The looming "fiscal cliff" threatens to turn our fragile recovery into another full-blown recession if President Obama's push to raise taxes on U.S. job creators is successful. It also threatens to undermine our national defense by cutting resources for our military. The cliff absolutely must be avoided.
As Washington works feverishly to reach an agreement, we should view these negotiations as merely a first step toward solving our nation's major economic challenges. In 2013, Congress and the president must work to enact pro-growth tax reform. We must also recognize that burgeoning entitlement spending is the foremost driver of our escalating debt crisis. Without structural reforms of entitlements, our economy will ultimately collapse under an unsustainable debt.
The accompanying chart shows that Medicare spending in particular is growing substantially faster than any other federal program. Many people believe that the Medicare benefits they receive upon retirement are simply a return of the taxes they have paid into the system, but the truth is that the program has never been structured this way. Instead, Medicare is a "pay-as-you-go" system in which today's workers pay taxes to fund benefits for today's retirees. With an aging population and rising health costs, however, Medicare payroll taxes now cover only 38 percent of current benefits. The Urban Institute found that for the average couple retiring today, the total benefits they'll receive from Medicare will be three times the amount of taxes they paid in, even after adjusting for inflation. This upside-down pyramid is rapidly pushing the program toward insolvency. We must uphold the guarantee of affordable Medicare coverage for future generations, but to do this, we must modernize the Medicare program and place it on a sustainable fiscal path.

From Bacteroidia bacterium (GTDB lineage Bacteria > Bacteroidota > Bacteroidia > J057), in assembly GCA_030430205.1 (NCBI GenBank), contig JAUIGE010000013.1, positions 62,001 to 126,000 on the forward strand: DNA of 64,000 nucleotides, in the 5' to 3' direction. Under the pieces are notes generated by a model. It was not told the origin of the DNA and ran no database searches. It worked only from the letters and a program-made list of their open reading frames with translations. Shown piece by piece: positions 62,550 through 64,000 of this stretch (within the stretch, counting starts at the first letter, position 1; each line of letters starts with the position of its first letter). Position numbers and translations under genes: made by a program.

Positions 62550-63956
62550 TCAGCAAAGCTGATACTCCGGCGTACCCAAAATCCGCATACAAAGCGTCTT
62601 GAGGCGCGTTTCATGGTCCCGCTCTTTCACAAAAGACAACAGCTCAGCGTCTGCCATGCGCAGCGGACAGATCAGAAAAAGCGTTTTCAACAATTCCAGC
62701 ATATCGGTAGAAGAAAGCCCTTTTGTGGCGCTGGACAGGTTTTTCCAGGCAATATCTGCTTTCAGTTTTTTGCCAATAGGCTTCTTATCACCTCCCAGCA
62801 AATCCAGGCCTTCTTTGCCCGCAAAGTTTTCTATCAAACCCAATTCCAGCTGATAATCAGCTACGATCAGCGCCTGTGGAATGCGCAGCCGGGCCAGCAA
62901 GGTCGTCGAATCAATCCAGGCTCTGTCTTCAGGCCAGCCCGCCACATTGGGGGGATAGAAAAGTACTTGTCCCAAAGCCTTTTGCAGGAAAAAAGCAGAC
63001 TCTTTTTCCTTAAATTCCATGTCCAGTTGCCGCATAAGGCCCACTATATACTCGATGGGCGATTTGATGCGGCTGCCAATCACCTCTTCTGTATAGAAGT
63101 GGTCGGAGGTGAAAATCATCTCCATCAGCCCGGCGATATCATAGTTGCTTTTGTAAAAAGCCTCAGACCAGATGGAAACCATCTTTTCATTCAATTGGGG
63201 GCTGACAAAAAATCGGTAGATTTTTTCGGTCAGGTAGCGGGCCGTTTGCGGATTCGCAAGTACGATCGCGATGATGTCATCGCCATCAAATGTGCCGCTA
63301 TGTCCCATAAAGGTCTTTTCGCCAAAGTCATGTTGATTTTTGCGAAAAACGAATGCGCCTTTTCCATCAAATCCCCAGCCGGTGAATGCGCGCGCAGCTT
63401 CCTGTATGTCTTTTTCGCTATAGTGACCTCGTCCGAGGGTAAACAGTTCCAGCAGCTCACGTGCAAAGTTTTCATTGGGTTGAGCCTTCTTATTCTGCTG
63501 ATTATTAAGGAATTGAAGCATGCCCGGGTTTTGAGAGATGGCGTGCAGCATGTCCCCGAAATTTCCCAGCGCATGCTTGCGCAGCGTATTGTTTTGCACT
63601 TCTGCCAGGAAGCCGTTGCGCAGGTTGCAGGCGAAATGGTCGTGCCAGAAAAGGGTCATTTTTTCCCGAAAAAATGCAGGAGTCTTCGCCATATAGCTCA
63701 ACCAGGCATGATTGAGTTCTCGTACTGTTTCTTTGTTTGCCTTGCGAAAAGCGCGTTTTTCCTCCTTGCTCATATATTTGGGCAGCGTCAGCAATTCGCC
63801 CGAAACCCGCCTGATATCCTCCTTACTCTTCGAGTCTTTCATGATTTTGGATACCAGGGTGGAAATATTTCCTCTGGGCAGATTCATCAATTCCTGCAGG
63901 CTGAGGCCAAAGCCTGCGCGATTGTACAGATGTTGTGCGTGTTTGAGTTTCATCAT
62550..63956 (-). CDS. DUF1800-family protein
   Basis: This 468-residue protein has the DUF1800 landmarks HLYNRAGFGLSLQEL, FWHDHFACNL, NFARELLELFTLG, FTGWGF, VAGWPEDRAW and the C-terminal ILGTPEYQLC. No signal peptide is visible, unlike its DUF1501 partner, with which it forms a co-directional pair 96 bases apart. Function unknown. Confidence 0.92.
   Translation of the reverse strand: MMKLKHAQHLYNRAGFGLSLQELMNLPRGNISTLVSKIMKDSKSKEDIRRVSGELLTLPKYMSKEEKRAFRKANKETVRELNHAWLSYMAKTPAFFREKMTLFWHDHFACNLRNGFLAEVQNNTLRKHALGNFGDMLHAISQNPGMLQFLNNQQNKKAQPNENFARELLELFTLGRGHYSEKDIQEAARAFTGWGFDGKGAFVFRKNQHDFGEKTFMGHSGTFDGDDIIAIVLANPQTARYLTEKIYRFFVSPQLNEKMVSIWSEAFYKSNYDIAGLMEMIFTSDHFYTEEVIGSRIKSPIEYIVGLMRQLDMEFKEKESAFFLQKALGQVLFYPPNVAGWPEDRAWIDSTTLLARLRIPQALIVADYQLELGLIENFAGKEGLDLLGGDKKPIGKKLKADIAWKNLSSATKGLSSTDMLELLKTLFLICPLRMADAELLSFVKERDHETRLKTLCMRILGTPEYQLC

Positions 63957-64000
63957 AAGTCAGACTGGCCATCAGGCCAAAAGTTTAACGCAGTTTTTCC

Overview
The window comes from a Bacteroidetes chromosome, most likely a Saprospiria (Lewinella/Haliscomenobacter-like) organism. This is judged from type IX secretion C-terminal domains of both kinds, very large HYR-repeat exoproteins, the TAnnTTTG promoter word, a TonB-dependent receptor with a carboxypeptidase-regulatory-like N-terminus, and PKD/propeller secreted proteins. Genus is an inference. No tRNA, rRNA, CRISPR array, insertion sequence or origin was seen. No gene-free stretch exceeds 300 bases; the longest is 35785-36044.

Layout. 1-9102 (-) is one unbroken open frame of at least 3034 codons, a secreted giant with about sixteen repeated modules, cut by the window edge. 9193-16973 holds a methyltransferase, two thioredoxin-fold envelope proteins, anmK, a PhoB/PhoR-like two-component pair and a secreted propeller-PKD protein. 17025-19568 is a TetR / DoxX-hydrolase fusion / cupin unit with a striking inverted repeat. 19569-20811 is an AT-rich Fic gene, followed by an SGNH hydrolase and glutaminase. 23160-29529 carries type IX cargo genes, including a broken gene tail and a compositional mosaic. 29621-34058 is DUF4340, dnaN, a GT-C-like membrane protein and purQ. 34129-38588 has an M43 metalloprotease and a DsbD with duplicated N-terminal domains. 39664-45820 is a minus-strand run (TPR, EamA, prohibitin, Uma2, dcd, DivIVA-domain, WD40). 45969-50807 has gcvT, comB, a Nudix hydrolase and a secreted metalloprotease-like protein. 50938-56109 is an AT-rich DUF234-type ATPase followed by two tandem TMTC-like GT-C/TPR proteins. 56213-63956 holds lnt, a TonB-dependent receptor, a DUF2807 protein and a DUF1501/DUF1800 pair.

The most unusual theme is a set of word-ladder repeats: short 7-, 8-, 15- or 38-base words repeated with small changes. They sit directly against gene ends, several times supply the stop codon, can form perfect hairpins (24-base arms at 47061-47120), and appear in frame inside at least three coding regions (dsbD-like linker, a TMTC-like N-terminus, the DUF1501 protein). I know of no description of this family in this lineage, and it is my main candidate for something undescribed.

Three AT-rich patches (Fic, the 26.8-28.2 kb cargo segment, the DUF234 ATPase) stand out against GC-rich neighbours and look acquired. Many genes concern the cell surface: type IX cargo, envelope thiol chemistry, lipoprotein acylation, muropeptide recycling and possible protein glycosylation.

President Obama has acknowledged, "It is not an option for us to just sit by and do nothing." As the chairman of the House Ways and Means Health Subcommittee, I share this sentiment and believe we must act now to protect the Medicare program. I also recognize that it is not an acceptable solution to unilaterally impose price controls and de facto rationing of medical care, as the Independent Payment Advisory Board established by Obamacare is authorized to do.
Instead, I believe the only way to preserve Medicare's promise for the 21st century is to reform the structural flaws that have put the program on an untenable path. This week I introduced the Save and Strengthen Medicare Act, which lays out five components of reform, each with a history of bipartisan support, based on the principle that cost savings should be driven by doctors and patients.
First, the Save and Strengthen Medicare Act modernizes and improves the standard Medicare benefit, which was designed for the health care system of 50 years ago. It removes archaic divisions between hospital insurance and medical care, and establishes a firm cap on out-of-pocket liabilities to provide beneficiaries with the peace of mind that a severe illness won't bankrupt them. It also reforms inefficient and costly "Medigap" plans. This would allow beneficiaries to receive their Medicare coverage from a single plan with a single premium.